William M. Abbott, of this city, and
who years ago was a member of the
* State Legislature.
The deceased was a native of Tal
bot county, where his remains were
’ taken for burial at the old home place
1 “White Marsh Farm,” Abbott’s Mills,
! the funeral taking place this after
Mr. Butler was in his 86th year,
but up to last Friday he enjoyed fair
ly good health for a very old man,
and was up and about, reading his
daily papers and keeping abreast of
the times. In his last letter to his
niece in this city he wrote “I am 86
vears young, and feel that the Lord
has blest me to tarry here so long.”
He was the last of the Abbott
brothers. His mother was Maria
Kenly Reese, who married a widower,
R. R. Butler. Her second husband
was Samuel White Abbott. The de
ceased grew up on the old Abbott
farm which he later bought, together
with two other valuable farms in Tal
bot county, near Trappe.
His wife failing in health some
vears ago he sought treatment for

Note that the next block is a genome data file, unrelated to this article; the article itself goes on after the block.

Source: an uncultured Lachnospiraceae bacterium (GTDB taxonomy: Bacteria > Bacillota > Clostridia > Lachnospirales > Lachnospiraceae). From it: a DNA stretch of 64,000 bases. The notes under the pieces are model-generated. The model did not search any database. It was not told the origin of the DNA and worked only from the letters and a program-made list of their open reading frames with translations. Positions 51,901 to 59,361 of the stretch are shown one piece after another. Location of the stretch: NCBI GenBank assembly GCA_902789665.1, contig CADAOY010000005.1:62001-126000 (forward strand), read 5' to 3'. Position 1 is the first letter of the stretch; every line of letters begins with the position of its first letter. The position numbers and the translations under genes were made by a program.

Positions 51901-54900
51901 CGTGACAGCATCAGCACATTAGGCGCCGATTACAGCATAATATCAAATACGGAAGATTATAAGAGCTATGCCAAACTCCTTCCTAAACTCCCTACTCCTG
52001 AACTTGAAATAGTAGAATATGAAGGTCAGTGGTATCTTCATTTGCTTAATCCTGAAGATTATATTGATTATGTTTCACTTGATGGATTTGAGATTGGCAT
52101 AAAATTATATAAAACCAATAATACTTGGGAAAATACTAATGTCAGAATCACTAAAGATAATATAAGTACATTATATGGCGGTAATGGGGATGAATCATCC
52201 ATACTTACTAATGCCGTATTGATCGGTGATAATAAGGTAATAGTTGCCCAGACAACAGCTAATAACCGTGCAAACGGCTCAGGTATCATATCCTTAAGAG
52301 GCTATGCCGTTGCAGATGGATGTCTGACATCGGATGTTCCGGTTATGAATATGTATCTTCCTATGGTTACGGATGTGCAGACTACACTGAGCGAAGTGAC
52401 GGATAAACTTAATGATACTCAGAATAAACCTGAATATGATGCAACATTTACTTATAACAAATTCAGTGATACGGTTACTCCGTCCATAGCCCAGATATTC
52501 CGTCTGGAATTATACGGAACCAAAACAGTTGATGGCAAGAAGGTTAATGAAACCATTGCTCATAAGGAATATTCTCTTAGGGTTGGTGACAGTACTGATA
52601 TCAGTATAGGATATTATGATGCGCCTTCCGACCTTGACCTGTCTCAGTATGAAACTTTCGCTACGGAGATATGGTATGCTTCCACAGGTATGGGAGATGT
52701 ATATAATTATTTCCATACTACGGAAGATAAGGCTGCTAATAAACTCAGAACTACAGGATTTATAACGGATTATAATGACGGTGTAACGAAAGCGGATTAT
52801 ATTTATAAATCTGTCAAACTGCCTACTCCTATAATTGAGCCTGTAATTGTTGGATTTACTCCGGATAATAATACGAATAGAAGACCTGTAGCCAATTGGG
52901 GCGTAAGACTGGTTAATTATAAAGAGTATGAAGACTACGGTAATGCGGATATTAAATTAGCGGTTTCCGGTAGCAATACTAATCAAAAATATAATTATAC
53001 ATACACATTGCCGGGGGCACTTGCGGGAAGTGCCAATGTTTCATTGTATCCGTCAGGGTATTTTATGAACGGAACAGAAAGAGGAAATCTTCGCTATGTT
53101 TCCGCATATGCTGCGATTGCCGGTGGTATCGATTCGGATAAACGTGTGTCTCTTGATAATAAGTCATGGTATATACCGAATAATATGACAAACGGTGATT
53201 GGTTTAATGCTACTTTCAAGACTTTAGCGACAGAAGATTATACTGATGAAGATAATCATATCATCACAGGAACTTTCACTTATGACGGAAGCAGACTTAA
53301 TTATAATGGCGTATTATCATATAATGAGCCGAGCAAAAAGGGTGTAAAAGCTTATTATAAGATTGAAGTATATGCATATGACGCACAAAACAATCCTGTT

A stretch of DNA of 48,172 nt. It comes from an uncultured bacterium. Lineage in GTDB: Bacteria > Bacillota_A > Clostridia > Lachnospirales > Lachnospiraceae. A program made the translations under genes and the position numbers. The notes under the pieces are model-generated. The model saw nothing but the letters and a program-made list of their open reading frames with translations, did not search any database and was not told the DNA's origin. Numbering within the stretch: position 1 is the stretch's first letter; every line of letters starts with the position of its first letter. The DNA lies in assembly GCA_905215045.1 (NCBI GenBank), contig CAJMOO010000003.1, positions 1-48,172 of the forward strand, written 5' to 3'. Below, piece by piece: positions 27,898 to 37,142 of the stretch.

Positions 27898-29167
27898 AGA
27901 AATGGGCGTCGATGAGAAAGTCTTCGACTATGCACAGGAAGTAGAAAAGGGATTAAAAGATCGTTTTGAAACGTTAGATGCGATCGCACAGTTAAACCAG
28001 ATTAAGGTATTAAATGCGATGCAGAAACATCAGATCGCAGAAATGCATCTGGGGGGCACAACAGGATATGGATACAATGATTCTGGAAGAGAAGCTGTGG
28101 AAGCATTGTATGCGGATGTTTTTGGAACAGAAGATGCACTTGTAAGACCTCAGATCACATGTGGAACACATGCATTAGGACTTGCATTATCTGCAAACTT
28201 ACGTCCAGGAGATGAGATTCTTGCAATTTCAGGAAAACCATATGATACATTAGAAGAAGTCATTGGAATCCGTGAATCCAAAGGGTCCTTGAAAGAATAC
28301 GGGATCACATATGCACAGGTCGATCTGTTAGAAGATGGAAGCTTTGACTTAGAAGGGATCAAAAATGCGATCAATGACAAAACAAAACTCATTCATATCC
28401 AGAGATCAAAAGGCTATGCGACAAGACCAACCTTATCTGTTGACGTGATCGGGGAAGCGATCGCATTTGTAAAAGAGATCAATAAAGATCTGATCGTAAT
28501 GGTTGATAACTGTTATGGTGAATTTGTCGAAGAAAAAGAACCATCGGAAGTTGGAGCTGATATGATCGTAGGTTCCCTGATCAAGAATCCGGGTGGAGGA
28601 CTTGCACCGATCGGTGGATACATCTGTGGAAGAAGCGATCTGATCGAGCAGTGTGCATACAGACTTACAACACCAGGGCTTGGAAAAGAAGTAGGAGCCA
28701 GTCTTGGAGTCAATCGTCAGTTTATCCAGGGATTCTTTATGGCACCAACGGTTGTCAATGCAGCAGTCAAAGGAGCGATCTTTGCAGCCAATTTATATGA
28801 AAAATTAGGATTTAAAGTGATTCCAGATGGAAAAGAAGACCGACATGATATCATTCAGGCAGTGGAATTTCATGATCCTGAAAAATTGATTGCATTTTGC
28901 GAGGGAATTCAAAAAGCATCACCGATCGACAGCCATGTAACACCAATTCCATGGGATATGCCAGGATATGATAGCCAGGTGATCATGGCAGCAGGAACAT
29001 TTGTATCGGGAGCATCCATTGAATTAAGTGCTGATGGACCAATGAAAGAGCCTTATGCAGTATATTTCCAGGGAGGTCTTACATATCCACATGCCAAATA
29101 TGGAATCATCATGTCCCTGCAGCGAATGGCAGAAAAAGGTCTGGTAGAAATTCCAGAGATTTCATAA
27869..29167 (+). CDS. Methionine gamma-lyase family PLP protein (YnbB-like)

her in Baltimore and has since been
living at the home of his wife’s niece,
Mrs. Butts, at Govans, near Baltimore,
where his death occurred at 1.15 yes
The remains were taken to Easton.
Md., for burial this afternoon.
The deceased was for some years
County Commissioner of Talbot coun
ty, and was a familiar figure at the
court house in Easton for many years.
He was a most successful farmer.
He is survived by a widow, Mrs.
Fannie Leonard Butler. There were
TO LIMIT QUOTA OF
Officials of the States. Territories
and the District of Columbia will not
be necessarily limited in the organi
zation of National Guard units dur
ing the current fiscal year to a num
ber of men equal to 200 for each Sen- 1
ator and Representative.
Instructions to this effect have been \
given the Bureau of Military Affairs
by Secretary of War Baker. In this \
connection Mr. Baker said:
“The limit of the number that can J
be organized is the number that can i
be paid from available unexpended ‘
balances of appropriations for pay, 1
and so far as clothing and equipment
material to be issued without charge *
’o militia appropriations is concerned 1
Is limited by the quantities of clothing
and equipment materia! now on hand
as shown on the list furnished by the j
purchase, storage and traffic division.
New units that may be organized un
der this authority will be alloted so
that they may be combined, so far as j
practicable. Into tactical units.*’ ’
No. Maude dear; there is no simi